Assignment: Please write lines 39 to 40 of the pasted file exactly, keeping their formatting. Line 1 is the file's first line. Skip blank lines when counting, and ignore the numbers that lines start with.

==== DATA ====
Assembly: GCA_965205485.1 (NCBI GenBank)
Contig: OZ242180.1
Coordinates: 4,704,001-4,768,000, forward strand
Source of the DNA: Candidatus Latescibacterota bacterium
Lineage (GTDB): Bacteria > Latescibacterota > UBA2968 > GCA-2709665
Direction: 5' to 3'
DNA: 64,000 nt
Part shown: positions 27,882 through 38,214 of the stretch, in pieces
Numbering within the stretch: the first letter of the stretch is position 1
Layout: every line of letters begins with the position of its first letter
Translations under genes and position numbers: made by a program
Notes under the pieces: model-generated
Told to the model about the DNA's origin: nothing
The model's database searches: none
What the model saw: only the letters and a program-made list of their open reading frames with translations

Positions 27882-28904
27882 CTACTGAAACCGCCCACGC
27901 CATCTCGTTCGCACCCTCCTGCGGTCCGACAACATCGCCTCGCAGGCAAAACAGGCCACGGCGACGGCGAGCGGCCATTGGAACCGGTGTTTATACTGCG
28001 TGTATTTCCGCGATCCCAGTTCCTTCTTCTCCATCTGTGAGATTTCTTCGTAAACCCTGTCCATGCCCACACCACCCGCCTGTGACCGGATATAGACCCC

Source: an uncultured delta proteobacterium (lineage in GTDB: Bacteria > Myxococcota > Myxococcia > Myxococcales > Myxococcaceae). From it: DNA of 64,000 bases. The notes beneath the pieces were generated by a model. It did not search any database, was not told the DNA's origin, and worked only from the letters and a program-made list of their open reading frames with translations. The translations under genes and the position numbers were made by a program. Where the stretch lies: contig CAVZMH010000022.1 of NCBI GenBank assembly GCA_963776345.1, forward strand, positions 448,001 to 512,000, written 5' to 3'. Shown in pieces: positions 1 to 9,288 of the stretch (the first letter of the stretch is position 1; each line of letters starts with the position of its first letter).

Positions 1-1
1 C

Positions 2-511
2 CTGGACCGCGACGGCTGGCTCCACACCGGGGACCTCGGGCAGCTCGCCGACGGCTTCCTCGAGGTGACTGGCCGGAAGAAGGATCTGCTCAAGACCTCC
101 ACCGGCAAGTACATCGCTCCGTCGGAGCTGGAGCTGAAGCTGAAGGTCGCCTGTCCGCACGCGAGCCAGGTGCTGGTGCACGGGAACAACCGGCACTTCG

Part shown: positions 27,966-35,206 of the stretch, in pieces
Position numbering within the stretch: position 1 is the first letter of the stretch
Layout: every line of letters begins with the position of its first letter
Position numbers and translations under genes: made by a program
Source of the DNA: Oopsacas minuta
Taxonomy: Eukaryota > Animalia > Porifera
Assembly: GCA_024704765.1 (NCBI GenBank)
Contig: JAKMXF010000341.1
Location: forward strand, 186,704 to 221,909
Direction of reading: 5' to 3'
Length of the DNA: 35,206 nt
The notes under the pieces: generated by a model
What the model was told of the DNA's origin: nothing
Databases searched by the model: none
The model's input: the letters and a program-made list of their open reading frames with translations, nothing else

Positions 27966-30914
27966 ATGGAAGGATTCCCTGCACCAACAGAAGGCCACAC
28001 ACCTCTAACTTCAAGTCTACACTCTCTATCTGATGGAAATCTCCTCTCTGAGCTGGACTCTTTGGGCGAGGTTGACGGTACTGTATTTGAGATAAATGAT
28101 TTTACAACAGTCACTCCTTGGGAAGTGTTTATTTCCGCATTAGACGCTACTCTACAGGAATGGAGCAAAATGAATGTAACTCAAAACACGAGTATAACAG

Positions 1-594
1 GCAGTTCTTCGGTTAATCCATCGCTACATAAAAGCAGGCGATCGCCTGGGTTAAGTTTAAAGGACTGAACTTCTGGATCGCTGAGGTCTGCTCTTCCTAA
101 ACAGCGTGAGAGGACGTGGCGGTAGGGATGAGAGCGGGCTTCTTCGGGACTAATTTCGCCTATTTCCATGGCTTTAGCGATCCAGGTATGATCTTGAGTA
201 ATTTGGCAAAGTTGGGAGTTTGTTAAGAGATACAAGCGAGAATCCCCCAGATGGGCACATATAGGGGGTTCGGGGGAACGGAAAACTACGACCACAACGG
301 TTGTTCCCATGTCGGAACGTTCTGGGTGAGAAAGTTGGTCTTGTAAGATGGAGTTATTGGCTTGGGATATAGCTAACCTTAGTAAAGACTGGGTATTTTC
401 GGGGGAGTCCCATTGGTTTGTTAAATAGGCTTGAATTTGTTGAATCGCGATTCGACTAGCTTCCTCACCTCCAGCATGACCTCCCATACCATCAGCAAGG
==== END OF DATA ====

Databases searched by the model: none
The model's input: the letters and a program-made list of their open reading frames with translations, nothing else